“Look Around You!”
A Review of
The Sacred Meal
(Ancient Practices Series).
By Nora Gallagher.
Reviewed by Ragan Sutterfield.
The Sacred Meal
(Ancient Practices Series).
Hardback: Thomas Nelson, 2009.
Buy now: [ ChristianBook.com ]
“Instead of thinking of that Communion as a ghoulish eating of human flesh, think of those who gather at Communion as the body of Jesus…This is my body, he said. Look around you.” Looking around is exactly what Nora Gallagher does as she explores the ancient practice of Communion in her new book The Sacred Meal. This book is one of the latest releases in the “Ancient Practices” Series edited by Phyllis Tickle, and like the other books in the series its aim is to ask us to remember, renew and recollect the essential practices of the Church such as prayer, fasting, and Sabbath-keeping. Communion as a subject however has challenges that go beyond most ancient practices. Communion, as we have seen over the history of Christianity, is a source of great division, a means of exclusion as much as embrace. Nora Gallagher certainly had her work cut out for her in approaching this subject, but she answers the call beautifully.
Rather than centering on all of the ins and outs of the “real presence,” transubstantiation and consubstantiation, Gallagher focuses on her story as it connects with Communion because, as she says in the introduction, it “is the only story I can truthfully tell.” By reflecting on her own story Gallagher opens up the experience of Communion in all of its complexity, banality, and surprise.
Gallagher’s experience of Communion takes shape around its three stages: waiting, receiving, and afterward. In waiting, Gallagher explores the experience of preparing ourselves for Communion. It is a time of reflecting on what separates us from God and others before we experience a taste of heaven and true togetherness. In waiting for Communion Gallagher suggests that we let go of our baggage. “The baggage I carry to the Communion line is not filled with clothing and shoes but instead the things stuffed into my head: worry, guilt, anxiety, way too many rationalizations,” she writes. Before we eat the Sacred Meal we must let go, confess our sins, and receive the free gift of God.
The next stage is the experience of actually receiving Communion. I have a priest friend who tells me that he finds it often telling how people receive Communion. Some people, he tells me, just cannot accept the bread placed in their hand—they have to take it out of his hand. Gallagher shares similar experiences from her work as a Lay Eucharistic Minister (someone who passes the cup to Communion recipients). Sometimes it seems we just have a hard time receiving God’s gifts and that certainly shows up in Communion. Gallagher writes, “By making our greatest and most important goal the one of productivity, we miss out on the ways that God’s gifts of grace come to us by doing nothing.” At the Communion table we do nothing, we kneel or sit and are fed.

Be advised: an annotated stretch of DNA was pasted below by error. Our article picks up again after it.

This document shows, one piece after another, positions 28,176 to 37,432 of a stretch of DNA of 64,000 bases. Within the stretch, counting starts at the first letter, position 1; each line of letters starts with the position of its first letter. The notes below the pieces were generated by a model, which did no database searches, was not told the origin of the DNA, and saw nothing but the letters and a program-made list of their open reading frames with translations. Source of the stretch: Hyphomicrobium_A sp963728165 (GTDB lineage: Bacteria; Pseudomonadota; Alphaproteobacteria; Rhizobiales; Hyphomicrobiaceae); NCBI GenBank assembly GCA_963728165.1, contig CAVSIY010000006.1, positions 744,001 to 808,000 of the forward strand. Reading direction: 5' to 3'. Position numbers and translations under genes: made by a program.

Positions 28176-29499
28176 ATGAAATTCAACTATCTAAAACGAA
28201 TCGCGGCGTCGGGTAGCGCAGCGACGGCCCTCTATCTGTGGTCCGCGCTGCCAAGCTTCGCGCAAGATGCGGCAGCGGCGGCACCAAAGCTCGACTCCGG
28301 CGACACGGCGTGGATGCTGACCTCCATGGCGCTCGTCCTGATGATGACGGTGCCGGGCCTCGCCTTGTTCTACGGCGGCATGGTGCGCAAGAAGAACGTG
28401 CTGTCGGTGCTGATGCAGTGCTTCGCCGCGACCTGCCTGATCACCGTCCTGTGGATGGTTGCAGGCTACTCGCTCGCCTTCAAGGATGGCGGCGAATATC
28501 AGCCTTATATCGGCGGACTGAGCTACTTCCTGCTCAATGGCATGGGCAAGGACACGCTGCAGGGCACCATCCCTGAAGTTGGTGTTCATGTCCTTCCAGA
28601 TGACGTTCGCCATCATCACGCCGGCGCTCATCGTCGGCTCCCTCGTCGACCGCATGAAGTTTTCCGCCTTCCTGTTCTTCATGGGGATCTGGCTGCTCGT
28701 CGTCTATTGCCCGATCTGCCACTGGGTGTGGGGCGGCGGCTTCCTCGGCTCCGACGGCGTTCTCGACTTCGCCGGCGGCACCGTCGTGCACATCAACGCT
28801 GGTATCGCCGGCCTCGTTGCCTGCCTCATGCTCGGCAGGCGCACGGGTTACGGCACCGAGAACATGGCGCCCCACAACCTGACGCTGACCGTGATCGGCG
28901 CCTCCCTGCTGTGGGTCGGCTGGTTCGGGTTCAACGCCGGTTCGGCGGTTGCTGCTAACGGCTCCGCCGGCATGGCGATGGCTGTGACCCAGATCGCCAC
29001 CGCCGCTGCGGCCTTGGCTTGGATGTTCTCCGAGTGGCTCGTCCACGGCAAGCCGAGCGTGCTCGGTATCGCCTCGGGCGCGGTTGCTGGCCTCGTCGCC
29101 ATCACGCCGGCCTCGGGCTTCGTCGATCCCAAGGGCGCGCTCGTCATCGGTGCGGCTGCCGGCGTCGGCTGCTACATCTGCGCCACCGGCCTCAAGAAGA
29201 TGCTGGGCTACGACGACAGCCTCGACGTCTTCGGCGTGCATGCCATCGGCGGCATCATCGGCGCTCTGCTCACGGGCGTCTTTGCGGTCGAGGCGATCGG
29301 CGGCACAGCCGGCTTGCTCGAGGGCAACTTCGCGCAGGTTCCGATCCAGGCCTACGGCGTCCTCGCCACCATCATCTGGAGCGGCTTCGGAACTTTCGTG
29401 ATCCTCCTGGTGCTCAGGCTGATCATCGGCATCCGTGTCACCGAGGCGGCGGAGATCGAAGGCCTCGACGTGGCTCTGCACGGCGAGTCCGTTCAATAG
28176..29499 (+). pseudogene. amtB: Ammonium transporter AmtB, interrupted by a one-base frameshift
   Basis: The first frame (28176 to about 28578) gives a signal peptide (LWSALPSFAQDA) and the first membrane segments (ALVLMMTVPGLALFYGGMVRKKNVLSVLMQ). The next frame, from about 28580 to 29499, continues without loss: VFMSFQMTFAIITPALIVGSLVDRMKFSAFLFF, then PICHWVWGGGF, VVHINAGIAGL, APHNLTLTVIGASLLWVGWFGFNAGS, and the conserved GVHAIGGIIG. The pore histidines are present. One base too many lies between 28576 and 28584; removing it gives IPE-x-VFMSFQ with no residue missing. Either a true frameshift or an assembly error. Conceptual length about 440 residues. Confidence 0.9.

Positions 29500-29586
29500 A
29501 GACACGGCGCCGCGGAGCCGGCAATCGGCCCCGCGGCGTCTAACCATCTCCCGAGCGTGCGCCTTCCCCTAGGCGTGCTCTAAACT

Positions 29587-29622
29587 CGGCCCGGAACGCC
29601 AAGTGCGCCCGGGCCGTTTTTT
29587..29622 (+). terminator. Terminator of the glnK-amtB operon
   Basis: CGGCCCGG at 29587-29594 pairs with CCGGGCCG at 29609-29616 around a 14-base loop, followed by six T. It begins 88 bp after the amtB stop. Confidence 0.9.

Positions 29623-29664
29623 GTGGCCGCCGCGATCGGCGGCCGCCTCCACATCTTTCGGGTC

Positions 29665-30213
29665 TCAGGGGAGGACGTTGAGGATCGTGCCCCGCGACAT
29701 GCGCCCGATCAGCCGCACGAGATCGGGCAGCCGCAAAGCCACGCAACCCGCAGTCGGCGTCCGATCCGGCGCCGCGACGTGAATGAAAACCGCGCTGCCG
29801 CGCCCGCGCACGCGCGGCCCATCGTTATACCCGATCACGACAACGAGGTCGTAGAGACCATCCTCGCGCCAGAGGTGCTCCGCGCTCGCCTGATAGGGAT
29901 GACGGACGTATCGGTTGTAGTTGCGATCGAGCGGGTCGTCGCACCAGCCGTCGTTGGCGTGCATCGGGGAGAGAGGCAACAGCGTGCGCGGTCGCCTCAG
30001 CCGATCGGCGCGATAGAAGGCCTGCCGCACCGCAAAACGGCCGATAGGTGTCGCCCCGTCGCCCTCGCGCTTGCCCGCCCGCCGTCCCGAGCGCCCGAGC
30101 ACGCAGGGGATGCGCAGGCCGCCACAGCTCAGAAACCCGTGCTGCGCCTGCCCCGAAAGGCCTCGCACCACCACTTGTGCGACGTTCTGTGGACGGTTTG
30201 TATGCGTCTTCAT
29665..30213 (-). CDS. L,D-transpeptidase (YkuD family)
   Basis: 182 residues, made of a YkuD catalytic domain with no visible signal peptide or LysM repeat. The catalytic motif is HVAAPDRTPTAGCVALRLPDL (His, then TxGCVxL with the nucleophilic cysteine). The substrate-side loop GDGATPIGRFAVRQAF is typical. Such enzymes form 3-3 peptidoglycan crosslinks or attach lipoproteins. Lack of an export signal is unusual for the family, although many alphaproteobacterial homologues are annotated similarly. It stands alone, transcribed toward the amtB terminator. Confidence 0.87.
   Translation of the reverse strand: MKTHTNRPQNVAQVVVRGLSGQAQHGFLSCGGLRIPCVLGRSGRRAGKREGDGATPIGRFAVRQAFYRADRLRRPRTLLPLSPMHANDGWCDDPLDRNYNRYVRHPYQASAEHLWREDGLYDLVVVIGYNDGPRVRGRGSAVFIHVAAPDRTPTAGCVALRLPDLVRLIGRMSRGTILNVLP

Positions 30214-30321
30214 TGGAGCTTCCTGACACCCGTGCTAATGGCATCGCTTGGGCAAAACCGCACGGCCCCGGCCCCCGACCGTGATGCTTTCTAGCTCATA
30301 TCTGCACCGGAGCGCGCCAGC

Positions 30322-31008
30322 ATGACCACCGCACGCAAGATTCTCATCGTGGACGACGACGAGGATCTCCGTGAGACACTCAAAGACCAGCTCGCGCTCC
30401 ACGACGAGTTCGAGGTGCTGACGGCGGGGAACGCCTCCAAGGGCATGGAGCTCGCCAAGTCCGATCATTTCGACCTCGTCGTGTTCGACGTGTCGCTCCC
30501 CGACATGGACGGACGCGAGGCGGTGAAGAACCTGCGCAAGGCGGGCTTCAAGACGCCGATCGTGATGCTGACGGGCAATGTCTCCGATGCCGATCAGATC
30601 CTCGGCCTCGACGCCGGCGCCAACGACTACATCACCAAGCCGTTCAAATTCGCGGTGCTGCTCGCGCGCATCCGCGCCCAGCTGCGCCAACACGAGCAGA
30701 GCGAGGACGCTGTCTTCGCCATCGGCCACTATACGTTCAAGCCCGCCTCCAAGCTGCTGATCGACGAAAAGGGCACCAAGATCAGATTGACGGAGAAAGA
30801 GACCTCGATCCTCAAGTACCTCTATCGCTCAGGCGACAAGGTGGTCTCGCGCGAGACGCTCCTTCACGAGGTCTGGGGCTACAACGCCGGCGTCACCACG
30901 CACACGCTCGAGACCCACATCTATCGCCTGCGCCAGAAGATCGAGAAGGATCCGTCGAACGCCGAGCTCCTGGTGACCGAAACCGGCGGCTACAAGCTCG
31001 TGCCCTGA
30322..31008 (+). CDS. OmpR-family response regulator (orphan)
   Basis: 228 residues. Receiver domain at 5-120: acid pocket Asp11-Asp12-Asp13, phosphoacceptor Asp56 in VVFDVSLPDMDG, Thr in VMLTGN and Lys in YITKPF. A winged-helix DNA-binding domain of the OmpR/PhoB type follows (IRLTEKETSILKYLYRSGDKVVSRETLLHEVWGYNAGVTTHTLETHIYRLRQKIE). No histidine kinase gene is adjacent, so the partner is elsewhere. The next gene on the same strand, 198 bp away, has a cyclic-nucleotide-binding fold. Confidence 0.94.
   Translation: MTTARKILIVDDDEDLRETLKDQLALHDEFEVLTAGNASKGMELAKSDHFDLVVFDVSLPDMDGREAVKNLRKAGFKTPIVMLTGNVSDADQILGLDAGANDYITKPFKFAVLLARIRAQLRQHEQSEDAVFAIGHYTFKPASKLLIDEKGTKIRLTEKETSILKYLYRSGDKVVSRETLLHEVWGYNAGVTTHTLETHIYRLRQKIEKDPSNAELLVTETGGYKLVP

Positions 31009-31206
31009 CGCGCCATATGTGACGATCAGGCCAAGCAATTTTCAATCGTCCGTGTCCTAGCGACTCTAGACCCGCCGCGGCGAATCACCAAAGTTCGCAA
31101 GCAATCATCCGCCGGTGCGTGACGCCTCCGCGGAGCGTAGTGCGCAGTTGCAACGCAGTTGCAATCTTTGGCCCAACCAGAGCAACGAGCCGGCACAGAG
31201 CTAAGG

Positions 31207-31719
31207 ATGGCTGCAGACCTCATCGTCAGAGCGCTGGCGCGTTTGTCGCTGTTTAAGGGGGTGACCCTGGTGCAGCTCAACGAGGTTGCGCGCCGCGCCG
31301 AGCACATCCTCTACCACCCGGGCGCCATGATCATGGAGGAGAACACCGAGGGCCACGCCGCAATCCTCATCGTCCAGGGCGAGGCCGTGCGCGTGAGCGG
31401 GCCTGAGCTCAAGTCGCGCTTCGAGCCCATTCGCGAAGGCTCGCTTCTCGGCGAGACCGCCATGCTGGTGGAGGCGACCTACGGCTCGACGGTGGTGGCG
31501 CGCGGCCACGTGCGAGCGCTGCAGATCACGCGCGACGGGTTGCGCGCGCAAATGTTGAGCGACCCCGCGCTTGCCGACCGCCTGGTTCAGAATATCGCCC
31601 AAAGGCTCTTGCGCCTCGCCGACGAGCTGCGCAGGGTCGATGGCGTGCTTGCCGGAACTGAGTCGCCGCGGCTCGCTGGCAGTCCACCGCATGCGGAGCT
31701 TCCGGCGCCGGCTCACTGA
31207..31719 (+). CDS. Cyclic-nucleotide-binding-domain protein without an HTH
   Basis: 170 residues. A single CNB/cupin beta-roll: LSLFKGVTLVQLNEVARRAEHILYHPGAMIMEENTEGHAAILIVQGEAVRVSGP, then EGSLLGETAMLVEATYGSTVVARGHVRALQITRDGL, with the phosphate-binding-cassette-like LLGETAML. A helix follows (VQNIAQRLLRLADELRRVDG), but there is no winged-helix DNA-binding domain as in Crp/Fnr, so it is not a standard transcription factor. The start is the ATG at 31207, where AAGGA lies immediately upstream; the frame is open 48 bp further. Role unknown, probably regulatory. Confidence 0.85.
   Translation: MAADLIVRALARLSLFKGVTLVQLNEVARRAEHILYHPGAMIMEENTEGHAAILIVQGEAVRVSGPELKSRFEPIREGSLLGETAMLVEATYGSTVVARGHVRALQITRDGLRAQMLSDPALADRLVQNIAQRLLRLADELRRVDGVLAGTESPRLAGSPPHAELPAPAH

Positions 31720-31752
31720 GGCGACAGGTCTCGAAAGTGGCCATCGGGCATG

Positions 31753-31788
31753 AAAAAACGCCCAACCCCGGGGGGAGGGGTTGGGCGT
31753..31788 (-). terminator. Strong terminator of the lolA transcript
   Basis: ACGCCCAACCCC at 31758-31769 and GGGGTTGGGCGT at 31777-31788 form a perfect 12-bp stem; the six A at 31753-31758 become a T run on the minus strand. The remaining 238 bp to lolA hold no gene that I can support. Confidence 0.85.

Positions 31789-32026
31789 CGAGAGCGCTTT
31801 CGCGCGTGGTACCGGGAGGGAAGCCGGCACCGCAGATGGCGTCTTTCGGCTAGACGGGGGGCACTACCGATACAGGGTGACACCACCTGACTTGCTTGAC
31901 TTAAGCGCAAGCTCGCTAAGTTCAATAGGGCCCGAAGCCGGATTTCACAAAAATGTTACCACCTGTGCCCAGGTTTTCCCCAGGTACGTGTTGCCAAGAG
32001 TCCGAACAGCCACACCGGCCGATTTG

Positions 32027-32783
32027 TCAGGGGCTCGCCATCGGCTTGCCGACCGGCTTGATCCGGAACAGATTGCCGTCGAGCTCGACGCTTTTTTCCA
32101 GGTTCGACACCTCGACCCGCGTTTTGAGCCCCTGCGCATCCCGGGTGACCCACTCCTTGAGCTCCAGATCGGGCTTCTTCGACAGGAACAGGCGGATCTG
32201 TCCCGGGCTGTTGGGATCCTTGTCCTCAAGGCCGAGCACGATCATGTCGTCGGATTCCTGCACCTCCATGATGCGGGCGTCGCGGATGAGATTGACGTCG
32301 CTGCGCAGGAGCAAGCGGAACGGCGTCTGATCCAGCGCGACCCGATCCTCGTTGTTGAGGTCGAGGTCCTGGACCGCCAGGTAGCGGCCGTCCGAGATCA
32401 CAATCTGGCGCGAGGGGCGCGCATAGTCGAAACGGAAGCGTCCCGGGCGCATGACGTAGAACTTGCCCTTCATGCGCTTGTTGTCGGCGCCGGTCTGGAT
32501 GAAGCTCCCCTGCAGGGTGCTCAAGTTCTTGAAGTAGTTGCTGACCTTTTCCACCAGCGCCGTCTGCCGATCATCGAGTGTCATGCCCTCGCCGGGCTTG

And after being fed there comes the time that Gallagher calls “Afterward.” This is the time after we have received and acknowledged God’s gifts and offered our thanksgiving for his abundance (Eucharist in Greek is “thanksgiving”). Once we have received the gift of Communion out of God’s gifts it is time to go out into the world and spread the grace that we have received. In Communion we encounter the divine and in this encounter we experience transformation. As Gallagher writes, “Transformation occurs in encounters, sometimes better named collisions, either with the self or with others or with the holy.” The afterward of Communion is a time when we take this transformation and let it spill out into our lives and communities.
Gallagher goes on to explore the other aspects of Communion—its history and magic, the beautifully transformative effects of a meal. Throughout she does this through a full engagement with story, her own and others. We learn about Eucharist through the beautiful film Babette’s Feast and we learn what true communion means through the experience of a soup kitchen. And as we listen to the stories we become a part of them, just as we become a part of God’s story of salvation in the world.
The Sacred Meal is not heavy, it is a light brunch full of flavor—leaving us satisfied but also wanting more. Not more from the book itself, it is satisfying enough, but wanting what the book points to. Reading this book makes my mouth water in anticipation for the feast of Sunday.
C. Christopher Smith is the founding editor of The Englewood Review of Books. He is also author of a number of books, including most recently How the Body of Christ Talks: Recovering the Practice of Conversation in the Church (Brazos Press, 2019). Connect with him online at: C-Christopher-Smith.com